Decisions would not affect the sentence in the case in question. But it would give a guide to the kind of sentence which might be expected in similar cases in the future. [end p16]
The procedure was to be used only sparingly.
Sadly the Bill did not get through.
I say sadly, because those who so strenuously opposed the Bill appeared to ignore the very real anxiety of ordinary people that too many sentences do not fit the crime.
This issue is not closed. Our constituents are constantly reminding us of the depth and strength of public feeling and we shall bring the matter back before Parliament so that this concern can be met. [end p17]
Mr. President, for our generation, particularly for our younger generation, there is one further threat to justice which is insidious, dangerous and international. It is the evil of drug addiction and abuse. We can tackle this only if we work together.
I recently raised it at the meeting of the seven Economic Summit countries in Bonn and found that all other leaders, particularly President Reagan shared my deep concern. We must act: [end p18]
Against the grower and producer. Through crop eradication.
Against the trafficker and the pusher. Through the unremitting efforts of customs and police. Through tougher sentences, including stripping traffickers of their profits from the sale of drugs. You already have a law to that effect. We shall introduce one in the next session of Parliament. Together we must attack every link in the chain. And all the time we must never cease to tell [end p19] young people of the dangers. And help those who have succumbed to climb back to normal life again.
We should bring home the simple moving message of one young girl, 18 years old, addicted to heroin, cocaine and anything she could lay her hands on. She was crippled from her addiction. She'd lost her home, her friends and almost her life. She said: “It was all such a waste”.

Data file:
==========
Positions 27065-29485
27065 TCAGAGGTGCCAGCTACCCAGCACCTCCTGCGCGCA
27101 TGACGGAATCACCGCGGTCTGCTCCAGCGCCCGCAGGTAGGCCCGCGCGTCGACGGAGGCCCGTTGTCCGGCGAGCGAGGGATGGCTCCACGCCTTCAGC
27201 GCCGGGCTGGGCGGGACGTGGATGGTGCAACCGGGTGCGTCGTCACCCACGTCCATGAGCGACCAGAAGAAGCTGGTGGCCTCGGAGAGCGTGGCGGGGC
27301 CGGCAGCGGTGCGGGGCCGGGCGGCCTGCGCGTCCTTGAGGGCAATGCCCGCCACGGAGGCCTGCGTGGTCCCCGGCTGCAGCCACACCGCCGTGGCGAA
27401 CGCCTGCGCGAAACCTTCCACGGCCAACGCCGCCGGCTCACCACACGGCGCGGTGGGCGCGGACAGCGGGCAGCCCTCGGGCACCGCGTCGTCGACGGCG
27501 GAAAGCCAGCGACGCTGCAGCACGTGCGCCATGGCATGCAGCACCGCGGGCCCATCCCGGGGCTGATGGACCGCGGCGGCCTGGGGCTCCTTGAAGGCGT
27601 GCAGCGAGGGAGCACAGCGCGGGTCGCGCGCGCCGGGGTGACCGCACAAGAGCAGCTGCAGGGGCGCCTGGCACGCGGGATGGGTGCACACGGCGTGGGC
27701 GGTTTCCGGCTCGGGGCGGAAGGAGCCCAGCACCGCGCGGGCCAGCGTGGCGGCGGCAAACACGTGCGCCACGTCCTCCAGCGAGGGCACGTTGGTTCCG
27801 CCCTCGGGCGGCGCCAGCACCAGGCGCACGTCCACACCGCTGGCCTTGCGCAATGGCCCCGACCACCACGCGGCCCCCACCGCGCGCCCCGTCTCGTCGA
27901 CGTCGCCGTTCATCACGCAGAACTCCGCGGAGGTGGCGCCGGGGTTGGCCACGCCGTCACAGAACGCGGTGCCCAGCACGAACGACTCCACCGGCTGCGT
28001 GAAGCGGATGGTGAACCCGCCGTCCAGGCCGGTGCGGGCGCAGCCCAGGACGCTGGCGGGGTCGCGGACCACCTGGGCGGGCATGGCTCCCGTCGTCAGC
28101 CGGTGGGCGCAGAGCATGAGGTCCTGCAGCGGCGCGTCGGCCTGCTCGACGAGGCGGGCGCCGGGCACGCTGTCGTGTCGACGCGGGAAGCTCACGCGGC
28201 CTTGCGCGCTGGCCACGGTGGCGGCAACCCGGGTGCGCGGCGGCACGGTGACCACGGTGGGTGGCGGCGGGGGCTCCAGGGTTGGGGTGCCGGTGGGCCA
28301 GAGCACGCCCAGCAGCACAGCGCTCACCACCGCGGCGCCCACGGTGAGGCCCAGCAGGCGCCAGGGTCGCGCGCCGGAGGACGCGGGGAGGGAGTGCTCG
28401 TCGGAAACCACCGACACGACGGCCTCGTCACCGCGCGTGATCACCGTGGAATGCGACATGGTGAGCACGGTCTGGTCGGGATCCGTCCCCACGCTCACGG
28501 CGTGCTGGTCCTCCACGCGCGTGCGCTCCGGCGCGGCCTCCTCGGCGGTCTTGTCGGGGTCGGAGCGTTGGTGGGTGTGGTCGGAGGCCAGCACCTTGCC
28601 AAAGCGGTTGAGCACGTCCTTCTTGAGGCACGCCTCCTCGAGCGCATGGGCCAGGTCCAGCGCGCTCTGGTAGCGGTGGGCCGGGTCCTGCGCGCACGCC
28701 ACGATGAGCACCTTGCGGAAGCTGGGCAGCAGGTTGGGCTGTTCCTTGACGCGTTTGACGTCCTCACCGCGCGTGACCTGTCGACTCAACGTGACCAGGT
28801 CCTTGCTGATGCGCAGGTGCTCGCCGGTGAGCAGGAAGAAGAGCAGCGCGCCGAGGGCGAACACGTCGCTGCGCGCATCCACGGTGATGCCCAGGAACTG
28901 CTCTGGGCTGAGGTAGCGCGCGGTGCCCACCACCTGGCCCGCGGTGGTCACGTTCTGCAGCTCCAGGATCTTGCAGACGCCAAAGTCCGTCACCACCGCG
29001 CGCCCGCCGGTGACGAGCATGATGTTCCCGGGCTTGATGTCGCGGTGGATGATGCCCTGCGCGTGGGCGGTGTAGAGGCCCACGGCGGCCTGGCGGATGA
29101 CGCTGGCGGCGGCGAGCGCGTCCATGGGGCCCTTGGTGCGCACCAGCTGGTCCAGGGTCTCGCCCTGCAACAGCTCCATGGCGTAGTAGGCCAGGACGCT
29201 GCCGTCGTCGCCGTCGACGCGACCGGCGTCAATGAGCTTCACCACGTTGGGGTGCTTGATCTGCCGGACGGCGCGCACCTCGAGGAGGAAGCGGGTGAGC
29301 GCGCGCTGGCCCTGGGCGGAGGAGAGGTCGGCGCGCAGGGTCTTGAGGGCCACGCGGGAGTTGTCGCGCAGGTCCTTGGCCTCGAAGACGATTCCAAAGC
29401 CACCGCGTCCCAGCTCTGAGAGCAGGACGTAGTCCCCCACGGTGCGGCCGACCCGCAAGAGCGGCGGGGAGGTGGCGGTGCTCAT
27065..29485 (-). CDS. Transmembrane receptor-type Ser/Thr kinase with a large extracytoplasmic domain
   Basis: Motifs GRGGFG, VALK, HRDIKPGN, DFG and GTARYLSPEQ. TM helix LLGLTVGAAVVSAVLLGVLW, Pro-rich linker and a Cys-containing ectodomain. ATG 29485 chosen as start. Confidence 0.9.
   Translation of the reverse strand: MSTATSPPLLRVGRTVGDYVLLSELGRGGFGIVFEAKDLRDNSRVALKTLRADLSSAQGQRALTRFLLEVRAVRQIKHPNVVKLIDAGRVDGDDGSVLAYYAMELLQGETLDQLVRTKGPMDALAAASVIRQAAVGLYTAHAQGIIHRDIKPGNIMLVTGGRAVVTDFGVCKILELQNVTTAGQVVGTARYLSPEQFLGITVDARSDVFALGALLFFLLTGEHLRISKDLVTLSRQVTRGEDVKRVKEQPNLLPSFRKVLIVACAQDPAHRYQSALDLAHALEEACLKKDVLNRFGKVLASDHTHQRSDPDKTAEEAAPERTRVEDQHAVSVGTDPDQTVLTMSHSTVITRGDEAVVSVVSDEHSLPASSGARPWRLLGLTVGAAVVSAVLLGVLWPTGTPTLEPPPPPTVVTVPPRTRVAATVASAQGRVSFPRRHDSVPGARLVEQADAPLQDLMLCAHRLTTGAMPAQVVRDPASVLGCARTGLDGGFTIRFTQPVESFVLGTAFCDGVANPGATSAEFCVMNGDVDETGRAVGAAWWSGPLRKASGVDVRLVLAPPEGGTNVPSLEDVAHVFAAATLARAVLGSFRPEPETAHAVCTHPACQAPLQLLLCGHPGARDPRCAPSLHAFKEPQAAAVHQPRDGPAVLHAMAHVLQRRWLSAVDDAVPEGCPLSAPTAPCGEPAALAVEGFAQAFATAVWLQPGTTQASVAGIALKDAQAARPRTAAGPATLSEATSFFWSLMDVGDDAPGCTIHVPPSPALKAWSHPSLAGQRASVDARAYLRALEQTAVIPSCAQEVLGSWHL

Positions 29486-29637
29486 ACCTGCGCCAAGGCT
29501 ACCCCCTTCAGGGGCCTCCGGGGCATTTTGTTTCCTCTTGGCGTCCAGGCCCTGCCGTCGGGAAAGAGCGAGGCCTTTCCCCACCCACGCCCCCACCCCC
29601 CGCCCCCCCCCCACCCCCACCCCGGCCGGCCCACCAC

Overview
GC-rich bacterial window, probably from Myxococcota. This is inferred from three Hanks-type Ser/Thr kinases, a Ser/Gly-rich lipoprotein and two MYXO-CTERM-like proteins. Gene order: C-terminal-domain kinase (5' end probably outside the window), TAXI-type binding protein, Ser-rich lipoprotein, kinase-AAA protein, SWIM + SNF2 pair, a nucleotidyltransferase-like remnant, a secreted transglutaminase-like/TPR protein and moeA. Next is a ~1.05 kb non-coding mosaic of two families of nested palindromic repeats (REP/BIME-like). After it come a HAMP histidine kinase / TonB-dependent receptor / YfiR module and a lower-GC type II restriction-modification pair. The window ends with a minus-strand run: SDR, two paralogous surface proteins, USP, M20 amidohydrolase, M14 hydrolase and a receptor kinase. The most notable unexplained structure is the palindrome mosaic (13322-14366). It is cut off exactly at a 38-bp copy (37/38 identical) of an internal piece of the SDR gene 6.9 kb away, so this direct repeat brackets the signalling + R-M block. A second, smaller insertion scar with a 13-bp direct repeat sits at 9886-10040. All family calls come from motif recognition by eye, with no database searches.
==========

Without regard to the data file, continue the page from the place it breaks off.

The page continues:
How different from the sight and sound of those [end p20] marvellous young people of Live Aid in both Wembley and Philadelphia on Saturday who flashed their message of help and hope across the world. That was humanity in action. That was the young people of Britain and America moved by the plight of others thousands of miles away, using the magic of technology to restate in the language of pop the age-old brotherhood of man. We thank and congratulate them for the marvellous lead they gave. [end p21]
That was the good news.
The bad news is that the same satellites that carried this message had brought home to us only a few days before the savage threat of terrorism. President Reagan made a powerful speech on this issue before your Association last week. Here in the United Kingdom we bear its scars and live with its threats every day. The terrorists uses force because he knows he will never get his way by democratic means. [end p22]
In the last fifteen years or so some 2,500 of our people have been murdered by terrorists in the United Kingdom. We are grateful for the firm stand which your President and Congress have taken against contributions of money and arms to the IRA. We are also most appreciative of the action of your Administration in inviting Congress to ratify speedily an extradition treaty which will help us bring before the courts those who commit these terrible crimes. That would indeed be justice for this generation.
The terrorist uses force because he knows he will never [end p23] get his way by democratic means.
Through calculated savagery, his aim is to induce fear in the hearts of people. And weariness towards resistance.